Manuel Mueller-Frank (Oxford): The Role of Religion in the Creation of Economic Societies. Christian Brown and Anthon Eff (MTSU): The State and the Supernatural: Support for Prosocial Behavior. Maximiliano E. Korstanje (Palermo): Ideology and Prejudices: Exploring the Roots of Religion. Edward Dutton on implicit religion. Do all religions share a common thread? A clear-eyed understanding of our religious differences may be the best hope for promoting cooperation among different religions. Holy places should unite humanity; too often, they have the opposite effect. A review of American Grace: How Religion Divides and Unites Us by Robert Putnam and David Campbell. Religion in a centerless society: An excerpt from Damon Linker's The Religious Test: Why We Must Question the Beliefs of Our Leaders (and more). An interview with Gabe Lyons, author of The Next Christians: The Good News About the End of Christian America (and more). From Paranormal America, here is a table linking paranormal beliefs to various religions in America. A review of The Evangelicals: What They Believe, Where They Are, and Their Politics by Christopher Catherwood. The Reformer: How Al Mohler transformed a seminary, helped change a denomination, and challenges a secular culture. Walking away from church: Organized religion's increasing identification with conservative politics is a turnoff to more and more young adults — Evangelical Protestantism has been hit hard. A review of Christians Are Hate-Filled Hypocrites and Other Lies You've Been Told: A Sociologist Shatters Myths from the Secular and Christian Media by Bradley Wright. Preface to anatomy of deception: Mark Jarmuth on how liberals lie about Christianity. How best to respond to the New Atheists: A review of Against All Gods: What's Right and Wrong About the New Atheism by Phillip E. Johnson. A review of Huston Smith’s Why Religion Matters: The Fate of the Human Spirit in an Age of Disbelief. What is wrong with fundamentalism, anyway, and is there such a thing as a fundamentalist atheist?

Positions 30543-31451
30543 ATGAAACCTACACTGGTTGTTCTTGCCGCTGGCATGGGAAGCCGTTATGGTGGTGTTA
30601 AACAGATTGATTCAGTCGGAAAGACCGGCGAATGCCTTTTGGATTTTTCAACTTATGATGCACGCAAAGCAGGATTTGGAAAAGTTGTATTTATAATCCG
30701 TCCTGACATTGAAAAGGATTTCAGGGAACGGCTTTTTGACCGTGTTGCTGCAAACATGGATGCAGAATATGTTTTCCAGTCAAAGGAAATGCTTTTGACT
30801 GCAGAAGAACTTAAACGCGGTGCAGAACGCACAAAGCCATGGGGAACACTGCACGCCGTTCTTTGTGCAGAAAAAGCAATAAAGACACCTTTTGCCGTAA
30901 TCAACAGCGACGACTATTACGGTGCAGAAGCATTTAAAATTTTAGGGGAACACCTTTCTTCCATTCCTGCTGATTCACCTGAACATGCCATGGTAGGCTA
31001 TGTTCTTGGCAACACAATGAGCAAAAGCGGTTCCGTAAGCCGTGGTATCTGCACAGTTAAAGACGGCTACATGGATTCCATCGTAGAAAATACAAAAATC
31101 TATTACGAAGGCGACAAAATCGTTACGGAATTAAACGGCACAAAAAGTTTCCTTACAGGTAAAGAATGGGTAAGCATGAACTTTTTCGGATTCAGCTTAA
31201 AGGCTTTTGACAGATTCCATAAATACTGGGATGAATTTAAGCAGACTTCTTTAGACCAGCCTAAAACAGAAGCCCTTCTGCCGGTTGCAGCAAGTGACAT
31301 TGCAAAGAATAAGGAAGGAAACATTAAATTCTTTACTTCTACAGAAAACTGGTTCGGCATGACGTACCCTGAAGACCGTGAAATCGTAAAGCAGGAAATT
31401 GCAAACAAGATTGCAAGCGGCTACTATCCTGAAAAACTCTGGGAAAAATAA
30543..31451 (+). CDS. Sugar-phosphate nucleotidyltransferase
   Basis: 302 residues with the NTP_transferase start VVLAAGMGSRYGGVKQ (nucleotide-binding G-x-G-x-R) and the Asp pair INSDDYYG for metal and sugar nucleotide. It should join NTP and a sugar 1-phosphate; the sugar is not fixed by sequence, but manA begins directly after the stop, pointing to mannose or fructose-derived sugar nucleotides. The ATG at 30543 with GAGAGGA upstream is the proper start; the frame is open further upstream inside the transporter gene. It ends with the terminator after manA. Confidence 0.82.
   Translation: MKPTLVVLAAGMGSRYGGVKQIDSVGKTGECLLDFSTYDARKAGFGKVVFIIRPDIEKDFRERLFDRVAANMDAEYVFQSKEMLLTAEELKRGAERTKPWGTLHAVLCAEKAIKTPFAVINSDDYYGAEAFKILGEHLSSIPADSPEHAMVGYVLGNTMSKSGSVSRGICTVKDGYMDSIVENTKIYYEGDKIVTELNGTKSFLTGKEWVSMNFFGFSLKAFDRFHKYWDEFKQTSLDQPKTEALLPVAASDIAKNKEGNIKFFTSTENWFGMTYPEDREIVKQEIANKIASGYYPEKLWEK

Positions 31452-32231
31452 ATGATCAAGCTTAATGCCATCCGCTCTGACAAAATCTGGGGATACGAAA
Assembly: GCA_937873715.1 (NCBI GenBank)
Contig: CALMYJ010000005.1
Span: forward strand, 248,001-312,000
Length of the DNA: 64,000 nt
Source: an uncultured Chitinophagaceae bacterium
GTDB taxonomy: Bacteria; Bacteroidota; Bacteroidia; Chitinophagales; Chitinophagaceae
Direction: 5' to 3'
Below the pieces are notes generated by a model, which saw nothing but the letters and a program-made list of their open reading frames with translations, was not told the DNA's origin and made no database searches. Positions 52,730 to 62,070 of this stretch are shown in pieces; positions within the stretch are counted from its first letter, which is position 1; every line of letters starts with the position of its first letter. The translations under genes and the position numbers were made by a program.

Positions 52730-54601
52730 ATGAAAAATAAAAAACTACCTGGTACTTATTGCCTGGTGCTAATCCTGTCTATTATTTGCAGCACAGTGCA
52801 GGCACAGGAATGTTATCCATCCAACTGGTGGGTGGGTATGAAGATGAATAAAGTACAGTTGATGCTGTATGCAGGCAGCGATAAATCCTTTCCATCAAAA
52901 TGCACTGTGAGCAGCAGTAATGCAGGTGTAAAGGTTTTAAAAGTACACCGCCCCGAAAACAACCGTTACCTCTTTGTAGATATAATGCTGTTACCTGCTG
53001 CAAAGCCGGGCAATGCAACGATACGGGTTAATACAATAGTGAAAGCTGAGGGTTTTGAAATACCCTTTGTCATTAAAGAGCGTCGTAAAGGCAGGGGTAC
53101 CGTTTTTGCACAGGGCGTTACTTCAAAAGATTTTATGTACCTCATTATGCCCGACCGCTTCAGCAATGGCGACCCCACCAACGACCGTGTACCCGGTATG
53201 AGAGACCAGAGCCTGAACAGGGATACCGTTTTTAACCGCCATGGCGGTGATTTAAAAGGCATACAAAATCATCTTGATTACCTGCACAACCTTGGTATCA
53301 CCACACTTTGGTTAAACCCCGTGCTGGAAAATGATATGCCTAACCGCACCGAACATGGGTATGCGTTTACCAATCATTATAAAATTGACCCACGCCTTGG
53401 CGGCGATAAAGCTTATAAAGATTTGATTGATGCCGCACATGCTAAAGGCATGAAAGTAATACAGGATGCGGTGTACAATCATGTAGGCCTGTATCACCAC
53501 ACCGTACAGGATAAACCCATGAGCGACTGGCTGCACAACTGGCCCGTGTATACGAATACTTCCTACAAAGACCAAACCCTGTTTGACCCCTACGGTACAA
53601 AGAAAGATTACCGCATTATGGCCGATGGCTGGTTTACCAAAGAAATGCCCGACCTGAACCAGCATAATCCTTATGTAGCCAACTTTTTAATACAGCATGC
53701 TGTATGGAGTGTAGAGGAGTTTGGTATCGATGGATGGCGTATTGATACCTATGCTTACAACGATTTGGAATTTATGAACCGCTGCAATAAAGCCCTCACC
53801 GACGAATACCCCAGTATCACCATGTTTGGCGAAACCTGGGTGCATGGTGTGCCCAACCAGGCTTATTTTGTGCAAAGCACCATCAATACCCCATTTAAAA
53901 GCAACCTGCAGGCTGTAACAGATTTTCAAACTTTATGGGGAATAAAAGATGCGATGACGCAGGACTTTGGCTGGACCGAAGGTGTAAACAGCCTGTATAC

From the latest issue of Human Affairs, Silvia Galikova (SAS): The Feeling Brain — The Thinking Soul; Simone Belli (UAM), Rom Harre (Georgetown) and Lupicinio Iniguez (UAB): What is Love? Discourse about Emotions in Social Sciences; Tatiana Buzekova (SAS) and Monika Isova (Comenius): Disgust and Intimacy; and a review of Emotions in Social Science: A Reader. Let us now celebrate the losers: We owe a debt to failures, to those creative ideas that flamed out or gloriously flopped. You are what you click: Marshall McLuhan once told us that “the medium is the message” — now the medium is rewiring the human brain. From NYRB, what to do about Guantanamo? A review essay. A review of Kosher Nation: Why More and More of America’s Food Answers to a Higher Authority by Sue Fishkoff. A look at 6 iconic jobs that are going away forever. Playing air guitar is every frat boy’s favorite party trick but, the fact is, air guitar has roots that extend back prior to the heyday of heavy metal. Happy 200th, Snow White: Fairy tales do one thing, but they can do it in several different ways. When historian Jill Lepore stumbled on a letter from John Adams about the lies of American history, it brought to mind her own youthful brush with the Revolutionary spirit (and more). Corn and country: Julie Greene on Nebraska, Mexico, and the global economy. It is often asked: what is the difference between imaginative literature and other sorts of intellectual endeavor? The introduction to Lawyers and Fidelity to Law by W. Bradley Wendel. Era Klein on infrastructure, the best deal in the economy. When Machines Kill: What does it mean for a machine to "decide" to kill someone? They’re hiding the sex scenes: Somebody had been messing with Judy’s book. In the tank, on the clock: Can we kill time before it kills us?